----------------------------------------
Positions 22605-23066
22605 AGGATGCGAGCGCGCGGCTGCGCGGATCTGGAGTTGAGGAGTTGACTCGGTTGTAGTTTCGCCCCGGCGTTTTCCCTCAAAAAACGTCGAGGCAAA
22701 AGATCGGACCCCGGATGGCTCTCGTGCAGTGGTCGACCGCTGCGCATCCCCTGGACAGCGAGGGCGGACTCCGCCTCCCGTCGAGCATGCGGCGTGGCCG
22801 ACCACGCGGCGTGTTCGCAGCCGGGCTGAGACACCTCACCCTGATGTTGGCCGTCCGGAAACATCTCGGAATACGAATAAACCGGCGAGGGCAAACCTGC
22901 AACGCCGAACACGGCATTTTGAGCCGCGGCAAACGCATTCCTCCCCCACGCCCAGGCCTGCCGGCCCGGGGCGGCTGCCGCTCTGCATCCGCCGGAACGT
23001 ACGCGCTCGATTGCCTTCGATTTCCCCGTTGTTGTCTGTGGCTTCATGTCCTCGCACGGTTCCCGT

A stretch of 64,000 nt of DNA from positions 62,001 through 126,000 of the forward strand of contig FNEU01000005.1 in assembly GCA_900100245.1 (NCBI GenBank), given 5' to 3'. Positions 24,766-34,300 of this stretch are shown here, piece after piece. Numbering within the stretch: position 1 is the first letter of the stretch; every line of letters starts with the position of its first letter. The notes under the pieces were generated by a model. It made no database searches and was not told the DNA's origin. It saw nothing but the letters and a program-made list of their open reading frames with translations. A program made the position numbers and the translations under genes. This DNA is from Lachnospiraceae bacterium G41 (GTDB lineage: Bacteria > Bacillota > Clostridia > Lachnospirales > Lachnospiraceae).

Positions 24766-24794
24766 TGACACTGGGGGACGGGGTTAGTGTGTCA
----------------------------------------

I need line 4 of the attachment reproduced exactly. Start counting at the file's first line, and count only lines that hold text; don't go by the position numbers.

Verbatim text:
22801 ACCACGCGGCGTGTTCGCAGCCGGGCTGAGACACCTCACCCTGATGTTGGCCGTCCGGAAACATCTCGGAATACGAATAAACCGGCGAGGGCAAACCTGC